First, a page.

When Edwin Encarnacion hits a home run, upon reaching first base, he’ll bring his right arm up in a Gordie Howe pose as though preparing to elbow an opponent into the boards. It’s become a unique signature, what some call a “chicken-wing move.”
Encarnacion demonstrated it again to a sold-out Rogers Centre in the second inning on Sunday when he belted homer No. 21 this season, and drove in four runs overall, as the Toronto Blue Jays capped a statement-making, three-game sweep of the Baltimore Orioles with a 13-5 barrage.
Watch: Jays turn win streak up to 11 by beating Orioles
It was the Jays’ 11th consecutive win, putting them five games behind the Boston Red Sox in the American League East, and 2 1/2 games out of a wild-card berth. The Blue Jays play seven consecutive games against the AL East this week – three in Tampa starting Monday before heading to Boston on Thursday.
The Blue Jays are so hot that, after shortstop Jose Reyes (ankle) played his third game at Triple-A Buffalo on rehab assignment on Sunday, Toronto manager John Gibbons wouldn’t commit to a return date, rousing suspicion the club may wait until the streak is broken, out of superstition. A more plausible rationale, however, is to avoid testing his ankle on Tropicana Field’s artificial turf.
The Jays have won 15 of 18 games since June 2, outscoring opponents 102-53. They played to raucous, youth-skewed crowds of 35,472 in a 7-6 win on Friday, 43,261 for a 4-2 win on Saturday, and 45,214 on Sunday.
“I have been waiting for this,” Encarnacion said. “I know what this team can do.”
A force during the Jays’ turnaround, Encarnacion hit a two-run homer over the left-field wall in the second inning for a 4-0 lead Sunday. As has become the routine, he locked his arm into position upon reaching first base and held it in place until high-fiving coach Luis Rivera while rounding third.
Once home, the next ritual is to face fellow Dominican Jose Bautista and clench muscles in a show of power, no matter which player has hit the homer.
Hitters need to earn the right to such demonstrations, even modest ones such as Encarnacion’s, lest pitchers drill them for showboating. Soft-spoken and generally shy of the cameras, Encarnacion has earned that respect from teammates and opponents alike.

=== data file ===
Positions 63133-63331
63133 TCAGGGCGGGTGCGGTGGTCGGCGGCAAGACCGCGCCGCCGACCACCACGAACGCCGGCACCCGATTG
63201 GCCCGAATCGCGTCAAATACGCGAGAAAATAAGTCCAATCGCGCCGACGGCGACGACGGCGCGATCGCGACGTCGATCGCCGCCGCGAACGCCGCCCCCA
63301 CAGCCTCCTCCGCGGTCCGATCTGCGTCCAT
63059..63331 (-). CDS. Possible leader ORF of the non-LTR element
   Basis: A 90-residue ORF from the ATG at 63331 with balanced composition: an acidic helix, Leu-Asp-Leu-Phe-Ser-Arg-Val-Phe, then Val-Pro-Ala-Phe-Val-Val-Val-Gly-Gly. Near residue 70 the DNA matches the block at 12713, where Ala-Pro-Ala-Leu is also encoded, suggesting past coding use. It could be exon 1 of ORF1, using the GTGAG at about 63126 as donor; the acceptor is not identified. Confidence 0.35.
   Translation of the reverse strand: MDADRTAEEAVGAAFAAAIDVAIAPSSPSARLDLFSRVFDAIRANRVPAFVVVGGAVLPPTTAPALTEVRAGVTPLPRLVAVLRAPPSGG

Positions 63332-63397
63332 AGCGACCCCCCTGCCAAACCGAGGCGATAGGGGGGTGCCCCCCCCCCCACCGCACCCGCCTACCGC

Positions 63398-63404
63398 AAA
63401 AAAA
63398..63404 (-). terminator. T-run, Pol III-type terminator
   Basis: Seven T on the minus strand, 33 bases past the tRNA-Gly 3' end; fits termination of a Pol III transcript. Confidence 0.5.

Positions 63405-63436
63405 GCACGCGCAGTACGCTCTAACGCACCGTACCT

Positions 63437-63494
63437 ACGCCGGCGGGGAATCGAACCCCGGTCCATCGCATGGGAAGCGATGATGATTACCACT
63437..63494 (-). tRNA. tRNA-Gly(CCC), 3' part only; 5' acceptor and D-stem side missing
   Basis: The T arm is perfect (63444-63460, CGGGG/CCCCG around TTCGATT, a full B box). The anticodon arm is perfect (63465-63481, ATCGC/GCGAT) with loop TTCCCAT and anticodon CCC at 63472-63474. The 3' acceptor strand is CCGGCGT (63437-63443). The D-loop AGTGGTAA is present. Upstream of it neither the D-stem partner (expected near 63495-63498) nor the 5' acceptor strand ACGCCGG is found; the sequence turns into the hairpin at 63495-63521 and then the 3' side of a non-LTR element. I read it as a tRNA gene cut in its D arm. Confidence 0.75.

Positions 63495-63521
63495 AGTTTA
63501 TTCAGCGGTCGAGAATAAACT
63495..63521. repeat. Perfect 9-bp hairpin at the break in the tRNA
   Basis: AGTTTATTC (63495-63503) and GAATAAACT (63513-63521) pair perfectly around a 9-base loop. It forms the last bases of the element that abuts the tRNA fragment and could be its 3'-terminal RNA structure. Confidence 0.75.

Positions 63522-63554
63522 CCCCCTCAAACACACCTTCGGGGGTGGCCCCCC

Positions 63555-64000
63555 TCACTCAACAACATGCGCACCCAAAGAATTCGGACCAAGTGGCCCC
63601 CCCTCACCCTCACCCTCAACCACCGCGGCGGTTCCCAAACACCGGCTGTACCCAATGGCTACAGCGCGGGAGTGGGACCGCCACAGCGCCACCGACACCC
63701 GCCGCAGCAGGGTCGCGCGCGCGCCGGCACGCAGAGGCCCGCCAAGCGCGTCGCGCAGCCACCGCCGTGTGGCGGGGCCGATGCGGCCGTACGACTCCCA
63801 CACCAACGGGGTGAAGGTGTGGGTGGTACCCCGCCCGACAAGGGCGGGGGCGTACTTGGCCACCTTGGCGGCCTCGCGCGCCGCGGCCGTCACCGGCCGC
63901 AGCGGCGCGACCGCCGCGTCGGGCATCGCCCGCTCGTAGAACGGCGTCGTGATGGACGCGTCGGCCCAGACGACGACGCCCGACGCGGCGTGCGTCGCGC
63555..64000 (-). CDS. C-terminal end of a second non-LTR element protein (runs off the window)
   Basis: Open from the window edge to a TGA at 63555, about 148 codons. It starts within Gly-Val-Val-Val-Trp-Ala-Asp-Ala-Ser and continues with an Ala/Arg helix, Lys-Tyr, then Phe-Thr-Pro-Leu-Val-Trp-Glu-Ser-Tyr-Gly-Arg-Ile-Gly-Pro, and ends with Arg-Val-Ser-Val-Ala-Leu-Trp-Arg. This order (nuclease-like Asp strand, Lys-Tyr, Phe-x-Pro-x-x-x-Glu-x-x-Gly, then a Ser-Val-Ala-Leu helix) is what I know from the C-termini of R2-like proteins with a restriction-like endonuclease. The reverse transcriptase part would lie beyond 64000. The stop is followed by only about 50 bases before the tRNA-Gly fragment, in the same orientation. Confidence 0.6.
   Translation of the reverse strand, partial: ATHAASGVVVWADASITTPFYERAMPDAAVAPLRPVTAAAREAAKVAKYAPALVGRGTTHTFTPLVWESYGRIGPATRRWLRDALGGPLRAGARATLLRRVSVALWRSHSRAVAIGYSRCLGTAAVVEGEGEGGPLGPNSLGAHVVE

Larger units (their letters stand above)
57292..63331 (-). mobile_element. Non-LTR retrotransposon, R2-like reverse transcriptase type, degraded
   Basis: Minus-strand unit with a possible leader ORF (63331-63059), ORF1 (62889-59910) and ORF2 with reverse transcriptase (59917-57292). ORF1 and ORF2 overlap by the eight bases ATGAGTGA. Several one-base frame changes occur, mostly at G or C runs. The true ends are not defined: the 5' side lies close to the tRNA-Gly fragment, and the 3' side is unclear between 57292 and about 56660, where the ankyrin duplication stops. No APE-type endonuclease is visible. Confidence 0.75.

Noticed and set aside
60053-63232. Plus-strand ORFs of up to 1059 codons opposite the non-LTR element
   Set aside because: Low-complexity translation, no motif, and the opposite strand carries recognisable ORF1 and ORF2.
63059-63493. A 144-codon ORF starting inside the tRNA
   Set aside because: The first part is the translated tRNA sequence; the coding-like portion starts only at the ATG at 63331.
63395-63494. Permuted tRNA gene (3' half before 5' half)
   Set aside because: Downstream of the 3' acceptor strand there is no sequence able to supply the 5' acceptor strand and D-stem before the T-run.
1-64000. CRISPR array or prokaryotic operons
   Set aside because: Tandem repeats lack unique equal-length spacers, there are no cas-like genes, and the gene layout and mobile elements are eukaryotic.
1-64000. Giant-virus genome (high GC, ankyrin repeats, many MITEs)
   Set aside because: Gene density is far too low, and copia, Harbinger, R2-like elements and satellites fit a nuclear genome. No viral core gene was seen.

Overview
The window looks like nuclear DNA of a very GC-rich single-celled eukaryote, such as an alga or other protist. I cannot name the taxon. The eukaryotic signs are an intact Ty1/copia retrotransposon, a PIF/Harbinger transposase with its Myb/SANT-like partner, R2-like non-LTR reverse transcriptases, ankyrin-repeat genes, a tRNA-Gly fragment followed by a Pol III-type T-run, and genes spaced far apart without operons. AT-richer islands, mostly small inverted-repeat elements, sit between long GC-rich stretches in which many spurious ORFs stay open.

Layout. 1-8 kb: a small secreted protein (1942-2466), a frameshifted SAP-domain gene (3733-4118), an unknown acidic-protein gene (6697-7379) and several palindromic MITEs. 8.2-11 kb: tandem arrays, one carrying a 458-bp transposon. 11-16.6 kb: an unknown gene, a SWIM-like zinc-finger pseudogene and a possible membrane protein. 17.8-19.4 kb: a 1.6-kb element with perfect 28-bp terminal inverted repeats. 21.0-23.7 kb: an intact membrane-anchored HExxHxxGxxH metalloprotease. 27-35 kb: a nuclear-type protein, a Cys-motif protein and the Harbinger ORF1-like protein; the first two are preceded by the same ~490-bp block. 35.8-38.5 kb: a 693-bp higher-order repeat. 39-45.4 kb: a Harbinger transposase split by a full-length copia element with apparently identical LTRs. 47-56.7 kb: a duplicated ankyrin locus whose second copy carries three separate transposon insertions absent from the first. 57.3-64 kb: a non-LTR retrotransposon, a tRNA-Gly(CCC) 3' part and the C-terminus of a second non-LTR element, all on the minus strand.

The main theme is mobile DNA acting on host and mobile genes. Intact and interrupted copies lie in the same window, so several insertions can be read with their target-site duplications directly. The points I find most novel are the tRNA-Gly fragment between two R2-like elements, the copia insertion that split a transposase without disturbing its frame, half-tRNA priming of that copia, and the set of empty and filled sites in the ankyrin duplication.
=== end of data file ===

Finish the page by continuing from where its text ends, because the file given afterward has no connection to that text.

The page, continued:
Encarnacion, 30, created the move subconsciously in April of 2012, upon hitting a grand slam against Seattle pitcher Hisashi Iwakuma. “That’s when I started to be more consistent,” Encarnacion said. “I got excited and my arm came up from my side. Everybody liked it, so I kept doing it.”
Demoted to Triple-A for a spell in 2010, he began hitting consistently in the second half of the 2011 season and put it together last year, hitting 42 home runs.
Now he ranks second in the AL for home runs, behind Baltimore’s Chris Davis, and third in RBIs, with 63. He’s hitting .353 with runners in scoring position.
“In this game, you have good months and sometimes you have bad months,” Encarnacion said. “At the beginning, I don’t feel good at the plate with my timing. Now I am feeling better, feeling good.”
In May, Gibbons shuffled the lineup, moving Bautista to second from third in the order, and Encarnacion to third from fourth. In that slot, Encarnacion has averaged .339 after going 3-for-5 on Sunday, and the Jays are 25-12 since May 11, for the top winning percentage in baseball over that time.
“Who knows the reason, but it’s worked,” Gibbons said.
Adam Lind, averaging .337 for second overall in the AL, has a unique vantage point to watch Encarnacion at work, from the on-deck circle in the fourth slot.
“He’s got a lot of balance right now,” Lind said. “He’s not chasing [bad pitches].”
Encarnacion added a two-run double in the third inning for a 9-0 lead. Bautista hit a three-run double in the seventh, after the Orioles had closed to 9-4 on Ryan Flaherty’s two-run homer off Josh Johnson, who won for the first time this season.
The 6-7-8 hitters in the order, Colby Rasmus (homer No. 14), Maicer Izturis and J.P. Arencibia, went a combined 7-for-13 with three RBIs.
All of it overshadowed by Encarnacion’s power show.
Toronto Blue Jays (38-36) at Tampa Bay Rays (39-37)
Monday, 7:10 p.m. (ET): RH Esmil Rogers (3-2, 3.14) vs. RH Jeremy Hellickson (5-3, 5.50).
Tuesday, 7:10 p.m.: LH Mark Buehrle (4-4, 4.60) vs. LH Matt Moore (9-3, 4.13).
Wednesday, 12:10 p.m.: RH R.A. Dickey (6-8, 5.15) vs. RH Roberto Hernandez (4-8, 5.14).
Notes: The Rays have dropped seven games in the standings to the Blue Jays over the past 12 games. … On Saturday, the Rays fell percentage points behind Toronto into fifth place in the AL East, the first time they’ve been in last after the first month of the season since 2007. … With a win over the Yankees on Sunday, they have lost eight of their past 12 contests, and 10 of 15. … While Toronto’s rotation has turned it around, the Rays’ starters have completed seven innings only once during the past 12. … The Jays are 4-3 against Tampa, with four games decided by one run. … The Rays are 18-23 vs. the AL East, the Jays 15-20. Eleven of those losses have been decided in the ninth inning or later. Overall, their bullpen has blown 11 leads in the seventh inning or later. … Hellickson is 3-2 with a 3.04 ERA in eight career starts against the Jays. … Evan Longoria has feasted on the Jays, hitting .500 in seven games with seven doubles, two homers and 10 RBIs. … In the first trip to Tropicana Field, J.A. Happ was hit on the head with a line drive.
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